image/svg+xmlIANSA 2018 ● IX/1 ● 7–20Dominik Hagmann: Refections on the Use of Social Networking Sites as an Interactive Tool for Data Dissemination in Digital Archaeology 9 This paper seeks to evaluate the role of SNS regarding their function as platforms for science communication in the context of digital archaeology ( e.g. Kansa et al. , 2012; Watkins, 2016). In contrast to a Twitter war, the general concept presented here is, in a sense, passive, because although information is actively disseminated, it must also be received by other Twitter users who are not actively involved. A Twitter war, however, is active in all aspects, as not only information is disseminated, but other users are also actively involved. Founded on the evaluation of a case study, it is examined whether it is necessary to start a Twitter war to successfully disseminate information in archaeology. To do so, recent Twitter data received from an ofcial university’s account will be analysed. 2. Digital archaeology Digital archaeology itself is an integral part of today’s archaeological practice and a broad area encompassing various aspects, methods, and ideas ( e.g. Hagmann, 2017a; 2017b; 2017f; Langendorf et al. , 2017; Morgan, Eve, 2012; Trognitz et al. , 2017). However, digital archaeology seems to be neither an archaeological sub-discipline nor its own specialisation, but rather a pool of diferent theoretical and practical aspects of information technology and their corresponding applications within archaeology (Costopoulos, 2016; Huggett, 2017). Applying digital methods in archaeology expands the possibilities of creating insights and generating knowledge (Zubrow, 2006). In this sense, Zubrow (2006) defnes digital archaeology as the usage of “[…] future technology to understand past behaviour […]”. Therefore, theory and practice of combined digital input, digital information management, digital analysis, and digital publication are immanent for digital archaeology.In regard to the above, Daly and Evans (2006) mention in their fundamental compilation about digital archaeology that this feld of study “[…] explores the basic relationships that archaeologists have with Information and Communication Technology […]” – a situation, which may be also found in the digital humanities ( e.g. Jannidis et al. , 2017). The relationship between archaeology and ICT, as well as the term digital archaeology itself, have diferent names, such as archaeological informatics ( Archäoinformatik in some German-speaking countries), cyber archaeology, virtual archaeology , and so on ( e.g. Djindjian, 2015; Hookk, 2016; Levy, 2014; Reilly, 1990). There are no clear-cut borders and, according to Grosman (2016), one can state that the varying nomenclature is due to “many groups of scientists worldwide, [which] almost concurrently recognized the immense power of computer technology”. Additional digital neighbouring “disciplines” also exist, such as the highly independent, do-it-yourself and mainly self-funded punk archaeology , as well as digital geoarchaeology , digital history , digital literary history , digital musicology , or digital philology ( e.g. Ghilardi, Desruelles, 2009; Graham et al. , 2016; Gregory, 2014; Murrieta-Flores et al. , 2017; Nichols, Altschul, 2012; Pugin, 2015; Richardson, 2017; Schofeld, 2017; Siart et al. , 2017).Depending on one’s personal defnition of archaeology , digital archaeology may be defned – at least in a taxonomic view – as an integral part of the digital humanities ( e.g. Burdick, 2012; Warwick et al. , 2012). However, it seems difcult to treat digital archaeology and digital humanities as equivalent ( e.g. Reiche et al. , 2014): considering the research history of both felds, it seems that there are only a few points of interaction between digital humanities and digital archaeology. Indeed, digital archaeology may have evolved nearly on its own (Thaller, 2017b; Zubrow, 2006, pp. 12–21). At most, these two felds have only merged recently through individual projects which ofer a few zones of overlap ( e.g. dha, 2017; Kaplan, 2015). Actually, digital humanities mainly seem to encompass varying methods of digital text analysis in the broadest sense, the development and usage of various database applications, open access, studies in metadata, image classifcation research, as well as long term data archiving ( e.g. Bair, Carlson, 2008; Berry, 2012; DHd, 2018 Köln, 2017; Diao, Hernández, 2014; Funkhouser et al. , 2011; Manovich, 2012; Röhle, 2012; Thaller, 2017a). In this case, one should question if incorporating digital archaeology into digital humanities would not solely be a matter of taxonomy, regarding their highly diverse characteristics and the role of interdisciplinarity in archaeology ( e.g. CAA International, 2017; Hirst, 2008). However, if one defnes archaeology as a social science instead of assigning it to the humanities or cultural studies, these interconnections may be completely altered again (Smith et al. , 2012).Comparing digital archaeology and digital geoarchaeology may show that these diferent digital “disciplines” are more formally divided than they practically are. Recently, it was claimed that the use of digital methods and applications derived from geomatics in an archaeological context would defne digital geoarchaeology (Siart et al. , 2017). Nonetheless, spatial analysis using geographic information systems (GIS), for example, is inherent to archaeology, geology, geomatics, geoarchaeology, digital geoarchaeology, as well as digital archaeology ( e.g. Djindjian, 1998; Schörner, Hagmann, 2015; Verhagen, 2017; Zubrow, 2006, pp. 16–21). In other words, it should be considered if it is even possible to make a precise distinction between a geoarchaeologist and a digital archaeologist while they are doing feldwork and using GIS. So, it seems that such a defnition might be valid only if rigid boundaries are defned between these diferent felds – a state that is quite atypical for archaeology ( e.g. Sinclair, 2016). Moreover, the number of disciplines using even the same digital methods and tools is not limited to digital geoarchaeology and digital archaeology. For example, digital dissemination strategies such as open access publishing, repositories, wikis, blogs, photo and video platforms are of highest importance for digital archaeology as well as for nearly all other scientifc disciplines nowadays (Bauer et al. , 2015; Morgan, 2015; Richardson, 2017; Xia, 2012). Furthermore, the question is if an autonomous discipline arises because of the usage
image/svg+xmlIANSA 2018 ● IX/1 ● 7–20Dominik Hagmann: Refections on the Use of Social Networking Sites as an Interactive Tool for Data Dissemination in Digital Archaeology 10 of digital methods. One must consider if topics like ICT in archaeology and the neighbouring branches require their own digital archaeological disciplines and sub-disciplines, or whether one should think of something else, especially considering previously neglected aspects (Huggett, 2015a; 2015b).Consequently, ICT seems to be situated in between all disciplines. So, digital archaeology as the theory and practice of the complex use of ICT throughout archaeology may be positioned more likely on a meta-level than being its own specialisation or discipline. The same can be assumed for digital zooarchaeology, digital Judaic studies, digital classics, etc. ( e.g. Betts et al. , 2011; Campbell, 2015; Schubert, 2015). One might therefore suggest that sophisticated digital practice based on ICT within a given specialisation creates the corresponding digital meta-discipline. 3. Research data dissemination As mentioned above, social media have an important role in today’s society and in archaeology ( e.g. Gennaro, 2015; Richardson, 2014; Rocks-Macqueen, 2016; Sedlacik, 2015; Laracuente, 2016; Wolf, 2017). Twitter, especially, can be regarded as an infuential SNS, serving as a platform for individual messaging as well as for elaborate science communication. Innovative projects like the Public Archaeology twitter Conference show the high potential of this service for science communication (#PATC 2017).Diferent kinds of social media, such as microblogging services like Twitter, and research networks like, can be integrated for more efective outreach, for example to enhance public reception of a newly published research paper ( e.g. Shuai et al. , 2012; Thelwall, Kousha, 2014). Going one step further, the combination of the various abilities of social media can create a holistic digital scientifc communication tool. Thus, it is a question of the integration of diferent kinds of social media to form an interactive tool for archaeological research data dissemination with all its innovations, advantages, disadvantages and problems ( e.g. Perry, Beale, 2015; Huvila, 2013). research data may be defned here as every kind of digital information available in archaeology, including digital objects like texts, tables, and photos, as well as ready-made publications such as research papers and monographies (Brin et al. , 2013). Such a digital archaeological communication tool is settled at a point of disciplinary intersection and strongly overlaps with public archaeology “[…] viewed through the lens of the internet” (Lake, 2012, p. 476). So, the role this tool plays in digital research data dissemination should also be considered ( e.g. Denning, 2004; Miles, 2004). The tool may be used online, (mainly) without restriction world-wide, interactively, and may be comprised of numerous forms of social media, such as online wikis, blogs, photo as well as video platforms, and social networks ( e.g. Scholz, 2017). Because of its bidirectional nature, the tool allows enhanced use and reuse of data made available on open access and other online repositories and the sustainable publication of the meta-data via the internet, enabling a public digital discourse and evaluation of the data (Kansa et al. , 2014; Niyazov et al. , 2016). Through these means, the idea of open science or, more precisely, open archaeology, can be realised (Lake, 2012; Morgan, Eve, 2012; Zhu, Purdam, 2017).Due to the heterogenous characteristics of social media, the SNS used should be chosen precisely: for example, Instagram, a (primarily) mobile application, mainly focuses on photos, videos, and GIFs and is mostly used as a sophisticated marketing tool for individuals as well as for organisations in various felds ( e.g. Firsching, 2017; Moon et al. , 2016; Sheldon, Bryant, 2016). Controversially, however, this SNS is even used for e-commerce and trafcking of cultural heritage, including human remains (Hufer, Graham, 2017). Apart from this, Instagram is not perfectly suitable for archaeological research data dissemination. For instance, there is currently only the possibility of adding non-clickable hyperlinks in combination with a single post. Without using paid features or additional applications, clickable hyperlinks are available on one’s so-called bio ( i.e. personal account description) only (Kobilke, 2016).Twitter is arguably a more important tool for information dissemination and communication. Posts are received very directly and can reach wide audiences and gain numerous interactions within a very short time. Not surprisingly, Twitter is also extensively used in several scientifc disciplines aside from archaeology. Here, Twitter is mainly used for information dissemination, but also serves as a data source for diferent types of Big Data analysis ( e.g. Cavanillas et al. , 2016). Disciplines like economics, medicine, educational research, or architecture, as well as professionals like journalists, are using Twitter and its data, based on the interactions of hundreds of thousands of users and millions of data-sets to examine numerous kinds of research questions. Examples include optimised customer service conversations, the behaviour of people with traumatic brain injuries, or urban land-use ( e.g. Ahmad, 2010; Evans, 2014; Oraby et al. , 2017; Soliman et al. , 2017; Vobič et al. , 2016; Workewych et al. , 2017). 4. Methodology Twitter is a suitable tool for specialised research data dissemination, using hyperlinks, one of the most essential components of the internet (Berners-Lee et al. , 1994; Berners-Lee, 1997). One of these workfows is described through a basic example here: a 3D model of trench 2/2014 from the Roman excavation at Molino San Vincenzo in Tuscany/Italy was uploaded to the 3D content sharing platform Sketchfab (Hagmann et al. , 2015; Lloyd, 2016; Sketchfab, 2017). The model, hosted on this platform, was embedded in a tweet: one can view the embedded model interactively within the tweet or follow the reference to Sketchfab (@rrl_univie, 2017c; Hagmann, Reiter, 2016c). Additional information is provided there too and ofers further content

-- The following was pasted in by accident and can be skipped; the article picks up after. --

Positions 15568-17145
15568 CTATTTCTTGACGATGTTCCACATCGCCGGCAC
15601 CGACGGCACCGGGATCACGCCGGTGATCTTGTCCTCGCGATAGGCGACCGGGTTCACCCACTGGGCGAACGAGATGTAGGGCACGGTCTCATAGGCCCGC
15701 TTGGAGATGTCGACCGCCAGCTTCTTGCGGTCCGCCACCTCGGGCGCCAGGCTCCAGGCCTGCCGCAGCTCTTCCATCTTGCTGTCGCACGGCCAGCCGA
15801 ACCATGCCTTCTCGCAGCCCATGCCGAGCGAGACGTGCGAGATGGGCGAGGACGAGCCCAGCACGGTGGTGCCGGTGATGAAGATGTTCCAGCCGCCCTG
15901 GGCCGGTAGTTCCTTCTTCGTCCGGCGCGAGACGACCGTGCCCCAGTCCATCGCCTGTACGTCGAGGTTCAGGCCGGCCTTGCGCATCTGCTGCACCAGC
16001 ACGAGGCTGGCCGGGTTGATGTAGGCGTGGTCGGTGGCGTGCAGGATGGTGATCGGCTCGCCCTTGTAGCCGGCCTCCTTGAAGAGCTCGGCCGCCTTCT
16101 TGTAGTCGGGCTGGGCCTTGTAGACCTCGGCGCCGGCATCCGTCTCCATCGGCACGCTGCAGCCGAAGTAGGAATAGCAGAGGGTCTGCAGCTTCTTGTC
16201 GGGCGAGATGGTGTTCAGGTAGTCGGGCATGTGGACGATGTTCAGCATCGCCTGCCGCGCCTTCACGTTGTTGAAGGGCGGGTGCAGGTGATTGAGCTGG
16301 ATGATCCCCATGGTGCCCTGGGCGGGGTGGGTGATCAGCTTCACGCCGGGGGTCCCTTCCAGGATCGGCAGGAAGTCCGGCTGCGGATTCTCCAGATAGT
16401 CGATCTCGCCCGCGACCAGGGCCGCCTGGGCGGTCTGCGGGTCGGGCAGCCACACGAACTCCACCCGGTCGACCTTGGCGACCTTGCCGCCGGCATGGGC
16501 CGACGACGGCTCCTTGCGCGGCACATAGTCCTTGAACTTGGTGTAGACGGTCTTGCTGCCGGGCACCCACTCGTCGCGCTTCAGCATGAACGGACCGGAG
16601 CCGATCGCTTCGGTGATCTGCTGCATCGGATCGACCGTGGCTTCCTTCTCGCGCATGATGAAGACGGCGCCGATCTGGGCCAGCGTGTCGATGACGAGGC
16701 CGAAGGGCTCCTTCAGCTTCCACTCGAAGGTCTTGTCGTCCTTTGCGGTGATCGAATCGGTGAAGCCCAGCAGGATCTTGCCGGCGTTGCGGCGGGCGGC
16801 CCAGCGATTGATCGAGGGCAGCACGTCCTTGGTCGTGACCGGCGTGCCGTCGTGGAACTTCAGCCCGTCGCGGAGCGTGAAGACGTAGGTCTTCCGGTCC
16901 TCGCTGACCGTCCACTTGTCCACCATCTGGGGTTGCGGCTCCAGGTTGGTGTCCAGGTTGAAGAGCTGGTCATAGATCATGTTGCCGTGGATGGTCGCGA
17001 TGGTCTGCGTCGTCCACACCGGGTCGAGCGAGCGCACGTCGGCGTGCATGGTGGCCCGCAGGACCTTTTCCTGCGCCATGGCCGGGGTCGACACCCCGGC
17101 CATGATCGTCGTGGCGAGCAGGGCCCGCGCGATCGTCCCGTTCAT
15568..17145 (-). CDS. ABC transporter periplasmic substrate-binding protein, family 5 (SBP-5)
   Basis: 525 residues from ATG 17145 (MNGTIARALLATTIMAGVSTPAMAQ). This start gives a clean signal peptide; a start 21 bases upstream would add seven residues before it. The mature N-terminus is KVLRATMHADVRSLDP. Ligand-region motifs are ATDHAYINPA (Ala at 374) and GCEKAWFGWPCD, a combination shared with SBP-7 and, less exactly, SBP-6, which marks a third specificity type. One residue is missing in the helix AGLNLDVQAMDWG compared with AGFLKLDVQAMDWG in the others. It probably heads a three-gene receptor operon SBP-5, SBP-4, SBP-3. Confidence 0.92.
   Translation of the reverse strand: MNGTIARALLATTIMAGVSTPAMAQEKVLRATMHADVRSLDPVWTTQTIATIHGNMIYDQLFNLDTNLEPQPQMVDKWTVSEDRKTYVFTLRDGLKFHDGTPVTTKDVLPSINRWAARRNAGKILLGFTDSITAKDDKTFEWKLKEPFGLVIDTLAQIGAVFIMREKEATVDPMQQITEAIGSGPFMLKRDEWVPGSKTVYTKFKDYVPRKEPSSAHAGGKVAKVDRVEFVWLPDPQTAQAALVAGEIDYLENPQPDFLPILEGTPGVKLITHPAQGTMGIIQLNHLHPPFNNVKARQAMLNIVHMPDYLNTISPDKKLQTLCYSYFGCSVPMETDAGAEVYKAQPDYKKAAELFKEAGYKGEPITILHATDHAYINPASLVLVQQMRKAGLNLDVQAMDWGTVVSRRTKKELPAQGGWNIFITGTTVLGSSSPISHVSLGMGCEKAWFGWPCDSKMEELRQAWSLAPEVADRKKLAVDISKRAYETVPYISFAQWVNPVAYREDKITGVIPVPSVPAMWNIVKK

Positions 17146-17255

image/svg+xmlIANSA 2018 ● IX/1 ● 7–20Dominik Hagmann: Refections on the Use of Social Networking Sites as an Interactive Tool for Data Dissemination in Digital Archaeology 11 through linking to other webpages, for example, the overall-project website, Google Maps, the website of the excavation project itself, or the author’s personal homepage (Dominik Hagmann, 2017; Google Maps, 2017; Molino San Vincenzo, 2017; Roman Rural Landscapes, 2017). Importantly, the data of the 3D model is provided on ResearchGate as a data repository and linked to the model (Hagmann, Reiter, 2016a; 2016b; Kowalczyk, 2014; Thelwall, Kousha, 2015). The data can be retrieved as 3D geometries (COLLADA) and textures (JPEG) and all fles are citable through digital object identifers (DOIs; Agisoft PhotoScan, 2017; COLLADA, 2017; JPEG, 2017; DOI, 2017). ResearchGate is used in this special case as a repository mainly because of the high level of awareness of this platform within the scientifc community and the possibility of assigning DOIs to digital resources. Long-term data archiving will be performed using the institutional repository Phaidra of the University of Vienna, and it is easy to link the digital objects on ResearchGate and Phaidra (Borrego, 2017; Jefrey, 2012; Nicholas et al. , 2016; Solodovnik, Budroni, 2015; Thelwall, Kousha, 2017; Yu et al. , 2016). The mentioned websites have a (mostly) barrier-free, responsive web design and there are mobile applications for devices like smartphones and tablets available ( e.g. Bernacki et al. , 2016; Kerkmann, Lewandowski, 2015). These technical specifcations also help to dissolve the digital divide, at least partially.At the Department of Classical Archaeology at the University of Vienna, selected (scientifc) social media platforms are used for digital public outreach. Twitter serves as an ofcial channel for various forms of science communication pertaining to the research activities of a newly established and specialised cluster of projects called Roman Rural Landscapes (RRL). These projects mainly focus on settlements in the Mediterranean and Central European countryside during ancient times ( e.g. Banks et al. , 2017; Gabellone, 2015; Pinfeld et al. , 2014; Papmehl-Dufay, Söderström, 2017; Richardson, Dixon, 2017; Rocks-Macqueen, 2016; Williams, Atkin, 2015; Zuanni, 2017).Within this framework, Twitter activities started on May 15 th , 2017, operated by the author. On December 22 nd , 2017, the account had a quite small audience of 165 followers. The data-set analysed below is formed by the contents and metrics of all tweets (n=46) from June 1 st to September 22 nd , 2017, retrieved from Twitter Analytics between July 31 st and November 10 th , 2017 (Hagmann, 2017c; Twitter Analytics, 2017). The account had 145 followers during this time (averaged due to slight fuctuations). The tweets mainly contained various status updates with associated scientifc background. 21 tweets within this period were themed to the excavation project Molino San Vincenzo and thus represent the majority of the posts (Hagmann et al. , 2015). Therefore, two additional data-sets (obtained from Twitter Analytics on September 9 th and October 12 th , 2017), representing the subset of the excavation-related tweets described above, containing all tweets (n=23) from the period August 2 nd to August 30 th , 2017 are also analysed (Hagmann, 2017d, 2017e). Descriptive analysis was performed on selected qualitative and quantitative aspects of these Twitter metrics ( e.g. Bol, 2010): aside from the published content of the tweet as text, general technical details like the unique identifcation number of the tweet or the permanent URI are among them. Further aspects, like the timestamp or the number of times how often embedded media (photos, videos, GIFs, embedded models etc. ) within the tweet were shared with other Twitter users were regarded too. Attention was paid to the number of times the tweet was shown to a Twitter user ( i.e. impressions ), as well as the interactions ( i.e. engagements ), and the engagement rate ( i.e. the impressions divided by the engagements). For their part, the engagements are composed of various kinds of special actions, like retweets, replies, likes, profle clicks, link clicks, hashtag clicks, detail expands, and media interactions (Twitter, 2017e). No paid Twitter Ads campaigns for increasing the performances of the tweets through promotion were used – only so-called organic activities are considered (@buster, 2014; Twitter, 2017f). Aside from simple calculations, the standard deviation (std. dev.) as well as the arithmetic mean and median were calculated using MS Excel (Excel, 2017a; 2017b; 2017c). MS Excel and Adobe Illustrator were used for the visualisation of the data and for generating the charts (Adobe, 2017; Microsoft, 2017). The datasets are licensed under a CC BY 4.0 International License (Creative Commons, 2017). 5. Results During the period of 114 days, 46 tweets were posted, which means 1 tweet per c. 2.5 days on average (Figure 1): 11 tweets were posted in June, 7 tweets in July, 25 tweets in August and 3 tweets from September 1 st to 22 nd , 2017. The tweets have 609.2 (std. dev. 1140.8) impressions on average, with a minimum of 75 and a maximum of 5497 impressions per tweet. The average number of engagements is 12.1 (std. dev. 14.1) with a minimum of 1 and a maximum of 82 (Figure 2). The average engagement rate is 0.03 (std. dev. 0.01), or 3%, with a minimum value of 0.004 (0.4%) and a maximum value of 0.08, respectively 8% (Figure 3). The median engagement rate is 0.03 (3%) (Hagmann, 2017c).Comparable values can be observed for the subset of tweets (n=23) from August 2017, which were received from Twitter Analytics on September 4 th , 2017 (Figure 4): per tweet, 784.7 (std. dev. 1349.9) impressions are recorded, with a minimum of 105 and a maximum of 5497 shares. On average, the tweets have 16.0 (std. dev. 18.1) engagements (minimum: 2, maximum: 82) and a mean engagement rate of 0.03 (std. dev. 0.01), also 3%. The minimum average engagement rate is 0.004 (0.4%), the median engagement rate is 0.03 (3%), the maximum average engagement rate-value is 0.08 (8%) (Hagmann, 2017d).Regarding impressions and engagements, the most successful tweet, no. 892754365618028544, was published on August 2 nd , 2017. It is an informal status update mentioning the preparations for the 2017 season at Molino San Vincenzo in Tuscany. The message gained 5497 impressions and